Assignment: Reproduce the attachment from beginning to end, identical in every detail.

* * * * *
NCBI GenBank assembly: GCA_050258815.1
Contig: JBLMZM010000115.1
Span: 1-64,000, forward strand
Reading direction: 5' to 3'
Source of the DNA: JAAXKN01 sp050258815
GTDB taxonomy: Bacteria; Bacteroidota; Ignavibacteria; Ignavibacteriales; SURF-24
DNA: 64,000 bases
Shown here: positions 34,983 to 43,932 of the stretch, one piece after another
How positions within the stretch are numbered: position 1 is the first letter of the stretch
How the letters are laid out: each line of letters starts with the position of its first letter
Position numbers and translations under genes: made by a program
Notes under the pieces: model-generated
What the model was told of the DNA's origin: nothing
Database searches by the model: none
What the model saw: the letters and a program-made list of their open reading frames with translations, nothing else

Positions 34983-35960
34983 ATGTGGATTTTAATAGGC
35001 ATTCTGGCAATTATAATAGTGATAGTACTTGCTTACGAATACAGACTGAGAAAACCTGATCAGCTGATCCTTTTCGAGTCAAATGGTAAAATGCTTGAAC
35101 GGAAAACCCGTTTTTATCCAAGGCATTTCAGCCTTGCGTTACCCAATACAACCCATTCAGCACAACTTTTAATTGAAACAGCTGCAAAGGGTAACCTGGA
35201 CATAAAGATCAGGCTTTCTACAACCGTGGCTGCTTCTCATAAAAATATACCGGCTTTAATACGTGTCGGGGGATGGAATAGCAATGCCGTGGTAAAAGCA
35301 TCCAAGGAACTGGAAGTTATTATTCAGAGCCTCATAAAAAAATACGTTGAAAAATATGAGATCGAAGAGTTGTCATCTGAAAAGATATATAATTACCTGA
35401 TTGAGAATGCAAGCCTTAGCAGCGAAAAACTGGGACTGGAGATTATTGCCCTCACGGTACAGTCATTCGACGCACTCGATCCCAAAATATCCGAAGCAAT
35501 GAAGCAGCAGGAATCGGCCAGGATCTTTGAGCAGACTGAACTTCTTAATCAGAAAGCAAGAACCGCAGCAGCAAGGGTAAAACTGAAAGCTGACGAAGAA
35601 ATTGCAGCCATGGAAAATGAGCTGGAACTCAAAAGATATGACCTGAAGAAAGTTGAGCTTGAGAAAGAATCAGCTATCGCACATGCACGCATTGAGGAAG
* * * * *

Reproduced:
NCBI GenBank assembly: GCA_050258815.1
Contig: JBLMZM010000115.1
Span: 1-64,000, forward strand
Reading direction: 5' to 3'
Source of the DNA: JAAXKN01 sp050258815
GTDB taxonomy: Bacteria; Bacteroidota; Ignavibacteria; Ignavibacteriales; SURF-24
DNA: 64,000 bases
Shown here: positions 34,983 to 43,932 of the stretch, one piece after another
How positions within the stretch are numbered: position 1 is the first letter of the stretch
How the letters are laid out: each line of letters starts with the position of its first letter
Position numbers and translations under genes: made by a program
Notes under the pieces: model-generated
What the model was told of the DNA's origin: nothing
Database searches by the model: none
What the model saw: the letters and a program-made list of their open reading frames with translations, nothing else

Positions 34983-35960
34983 ATGTGGATTTTAATAGGC
35001 ATTCTGGCAATTATAATAGTGATAGTACTTGCTTACGAATACAGACTGAGAAAACCTGATCAGCTGATCCTTTTCGAGTCAAATGGTAAAATGCTTGAAC
35101 GGAAAACCCGTTTTTATCCAAGGCATTTCAGCCTTGCGTTACCCAATACAACCCATTCAGCACAACTTTTAATTGAAACAGCTGCAAAGGGTAACCTGGA
35201 CATAAAGATCAGGCTTTCTACAACCGTGGCTGCTTCTCATAAAAATATACCGGCTTTAATACGTGTCGGGGGATGGAATAGCAATGCCGTGGTAAAAGCA
35301 TCCAAGGAACTGGAAGTTATTATTCAGAGCCTCATAAAAAAATACGTTGAAAAATATGAGATCGAAGAGTTGTCATCTGAAAAGATATATAATTACCTGA
35401 TTGAGAATGCAAGCCTTAGCAGCGAAAAACTGGGACTGGAGATTATTGCCCTCACGGTACAGTCATTCGACGCACTCGATCCCAAAATATCCGAAGCAAT
35501 GAAGCAGCAGGAATCGGCCAGGATCTTTGAGCAGACTGAACTTCTTAATCAGAAAGCAAGAACCGCAGCAGCAAGGGTAAAACTGAAAGCTGACGAAGAA
35601 ATTGCAGCCATGGAAAATGAGCTGGAACTCAAAAGATATGACCTGAAGAAAGTTGAGCTTGAGAAAGAATCAGCTATCGCACATGCACGCATTGAGGAAG